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Beastly

Beauty and the Beast for Tweens

Rating: 2 out of 5 stars.

Yet another sign of the imminent cinematic apocalypse arrives in multiplexes this weekend with the release of Daniel Barnz’s (Phoebe in Wonderland, The Cutting Room) much-delayed reimagining of the oft-told, oft-filmed “Beauty and the Beast” fairy tale, Beastly.

An adaptation of Alex Finn’s 2007 young adult novel set in modern-day New York City, Beastly is nothing more than (and a whole lot less) “Beauty and the Beast” for the Twilight generation.

Beastly focuses on Kyle (Alex Pettyfer), a smug, egocentric, pretty-boy, rich kid and all-around alpha male. Taking his cues from his self-centered, materialistic news anchor father, Rob (Peter Krause), Kyle rules his high school, Buckston Academy, with open contempt for the less physically attractive. Kyle makes no effort to hide his vanity or his belief in a well-ordered world for the better-looking, wealthier haves over the less-attractive, poorer have-nots.

Running for president of something called the “Green Committee” (not quite a student council, apparently), Kyle flaunts his superficiality by running on the absence of a concrete plan, his good looks, and a motto, “Best Embrace the Suck,” that somehow convinces the less physically gifted among Buckston Academy’s students to vote for Kyle.

We get the barest hint of a more likeable Kyle when he tries to share the good news with his father (Kyle’s mother is MIA), but he treats the housekeeper, Zola (Lisa Gay Hamilton), with little respect. In short, Kyle’s perfectly set himself up for a major fall from grace. He gets exactly that when he twice spurns the school’s resident Goth-witch, Kendra (Mary-Kate Olsen, one-half of the Olsen Twins). She has a life lesson to teach and Kyle has a life lesson to learn (i.e., about being a non-a-hole), turning him into his worst nightmare: a semi-grotesque freak (in his eyes, at least). Tattoos instantly spring up on his face, neck, and body; scars, healed, and unhealed, criss-cross his face; bumps appear on his face and body too. Kendra gives Kyle one year to fall in love (and vice versa), the curse disappearing if he hears the “L” word from his romantic partner.

Kyle’s father exiles him outside Manhattan (Brooklyn, presumably) and sends Lola to live with him. Kyle also gets a tutor, Will (Neil Patrick Harris), blind no less (the better to really “see” Kyle, all his failings, and his potential to be a better teen). The “Beauty” in this “Beauty and the Beast” reimagining appears in the shape of Lindy (Vanessa Hudgens, High School Musical), a scholarship student at Buckston.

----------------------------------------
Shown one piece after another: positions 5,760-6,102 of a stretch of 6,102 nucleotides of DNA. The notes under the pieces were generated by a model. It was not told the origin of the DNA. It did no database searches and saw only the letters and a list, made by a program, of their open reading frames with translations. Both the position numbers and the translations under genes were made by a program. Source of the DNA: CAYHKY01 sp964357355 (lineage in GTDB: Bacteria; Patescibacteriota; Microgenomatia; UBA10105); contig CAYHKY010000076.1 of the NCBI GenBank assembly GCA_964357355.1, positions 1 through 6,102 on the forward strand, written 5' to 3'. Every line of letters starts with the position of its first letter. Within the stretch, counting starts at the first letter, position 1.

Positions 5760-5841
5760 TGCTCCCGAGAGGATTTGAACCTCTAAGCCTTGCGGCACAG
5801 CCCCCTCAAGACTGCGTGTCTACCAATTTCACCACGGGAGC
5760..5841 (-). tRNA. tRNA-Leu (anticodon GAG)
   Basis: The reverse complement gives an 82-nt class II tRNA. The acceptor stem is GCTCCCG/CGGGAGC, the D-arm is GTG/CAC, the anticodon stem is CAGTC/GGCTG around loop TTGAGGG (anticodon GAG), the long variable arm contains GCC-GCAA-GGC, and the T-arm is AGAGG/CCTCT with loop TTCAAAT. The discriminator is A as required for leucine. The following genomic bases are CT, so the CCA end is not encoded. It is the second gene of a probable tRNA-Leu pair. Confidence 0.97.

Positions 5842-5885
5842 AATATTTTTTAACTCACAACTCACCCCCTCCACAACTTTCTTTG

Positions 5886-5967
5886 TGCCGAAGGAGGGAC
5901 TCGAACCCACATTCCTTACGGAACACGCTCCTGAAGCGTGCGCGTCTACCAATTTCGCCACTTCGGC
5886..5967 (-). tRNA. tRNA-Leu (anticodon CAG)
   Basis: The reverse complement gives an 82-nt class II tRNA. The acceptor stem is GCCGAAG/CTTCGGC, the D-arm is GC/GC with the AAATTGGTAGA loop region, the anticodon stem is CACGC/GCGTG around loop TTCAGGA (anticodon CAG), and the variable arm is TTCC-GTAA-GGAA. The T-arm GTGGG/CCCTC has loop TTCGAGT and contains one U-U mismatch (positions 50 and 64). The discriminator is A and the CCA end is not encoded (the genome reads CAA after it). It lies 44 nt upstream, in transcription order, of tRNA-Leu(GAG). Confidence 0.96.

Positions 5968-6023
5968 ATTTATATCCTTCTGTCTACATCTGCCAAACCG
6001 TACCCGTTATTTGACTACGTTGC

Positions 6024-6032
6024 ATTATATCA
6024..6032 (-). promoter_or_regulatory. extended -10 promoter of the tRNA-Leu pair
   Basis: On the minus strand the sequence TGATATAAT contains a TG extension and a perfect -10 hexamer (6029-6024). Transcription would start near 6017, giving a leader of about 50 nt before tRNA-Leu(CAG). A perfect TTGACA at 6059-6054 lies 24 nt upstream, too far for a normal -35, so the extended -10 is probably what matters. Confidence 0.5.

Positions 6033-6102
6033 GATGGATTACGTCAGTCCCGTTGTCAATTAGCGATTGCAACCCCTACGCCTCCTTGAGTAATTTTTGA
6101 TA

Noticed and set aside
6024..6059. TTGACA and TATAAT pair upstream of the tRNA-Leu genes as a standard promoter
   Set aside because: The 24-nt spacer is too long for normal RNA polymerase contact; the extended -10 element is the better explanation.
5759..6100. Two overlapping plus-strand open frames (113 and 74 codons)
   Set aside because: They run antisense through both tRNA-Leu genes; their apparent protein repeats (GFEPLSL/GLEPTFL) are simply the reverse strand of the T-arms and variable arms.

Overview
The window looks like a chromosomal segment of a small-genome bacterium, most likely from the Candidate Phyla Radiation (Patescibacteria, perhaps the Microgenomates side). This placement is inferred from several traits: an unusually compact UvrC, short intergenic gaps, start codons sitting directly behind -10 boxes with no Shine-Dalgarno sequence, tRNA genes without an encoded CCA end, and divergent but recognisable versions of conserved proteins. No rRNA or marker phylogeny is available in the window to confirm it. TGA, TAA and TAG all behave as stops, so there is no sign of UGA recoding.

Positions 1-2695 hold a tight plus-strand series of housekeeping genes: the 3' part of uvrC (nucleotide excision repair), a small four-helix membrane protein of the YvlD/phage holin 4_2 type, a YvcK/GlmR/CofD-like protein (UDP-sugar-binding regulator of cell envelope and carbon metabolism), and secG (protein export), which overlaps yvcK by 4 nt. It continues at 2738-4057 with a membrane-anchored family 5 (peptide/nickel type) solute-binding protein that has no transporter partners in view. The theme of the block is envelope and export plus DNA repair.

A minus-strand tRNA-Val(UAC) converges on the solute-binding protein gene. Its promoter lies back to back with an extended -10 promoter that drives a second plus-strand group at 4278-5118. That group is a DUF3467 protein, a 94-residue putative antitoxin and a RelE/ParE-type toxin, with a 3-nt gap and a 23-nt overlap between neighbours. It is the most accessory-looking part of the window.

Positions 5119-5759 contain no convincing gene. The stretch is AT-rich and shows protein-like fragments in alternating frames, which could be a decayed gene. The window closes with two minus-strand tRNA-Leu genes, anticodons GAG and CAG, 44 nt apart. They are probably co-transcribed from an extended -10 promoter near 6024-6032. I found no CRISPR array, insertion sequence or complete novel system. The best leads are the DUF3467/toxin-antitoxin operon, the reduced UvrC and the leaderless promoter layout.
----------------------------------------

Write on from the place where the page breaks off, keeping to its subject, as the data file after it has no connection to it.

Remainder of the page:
First a friendly neighborhood stalker and later, as required by the story, Lindy’s protector (through an incredibly implausible set of circumstances), Kyle has to convince Lindy to look past his physical ugliness and see the all-around ace guy he really is (or wants to be). Suspense, what little Barnz provides the audience for Beastly’s 95-minute running time, comes in the countdown to the curse becoming permanent and Lindy’s long-in-the-planning trip to Machu Picchu that not coincidentally dovetails with Kyle’s deadline.

Not surprisingly given its origin, Beastly is pitched perfectly for a tween female audience. That’s fine if you happen to be a tween and female (or can put yourself in the mindset of one), but not if you can’t. Using broad strokes, Barnz makes little effort to make Kyle’s personal transformation persuasive, which in turn, makes the resolution of Kyle and Lindy’s already predictable romance unengaging.

That’s not to say, however, that Beastly is completely unwatchable. It’s not, due primarily to the chemistry between the leads. Pettyfer, so bland and dull in I Am Number Four (released only two weeks ago), shows modest promise as an actor. Playing cocky and self-absorbed seems to come naturally for him, but he also pulls off Kyle’s post-transformation insecurity and anxiety convincingly.

Hudgens gets little to do but emote on occasion and share long, chaste glances with Pettyfer’s Kyle, but it’s hard to judge an actor or actress when he or she is asked to do so little by a by-the-numbers, rote script. None of the preceding should be interpreted, however, as sufficient reason to lightly jog to your local multiplex this weekend or any other weekend to catch Beastly before it completes its short theatrical run.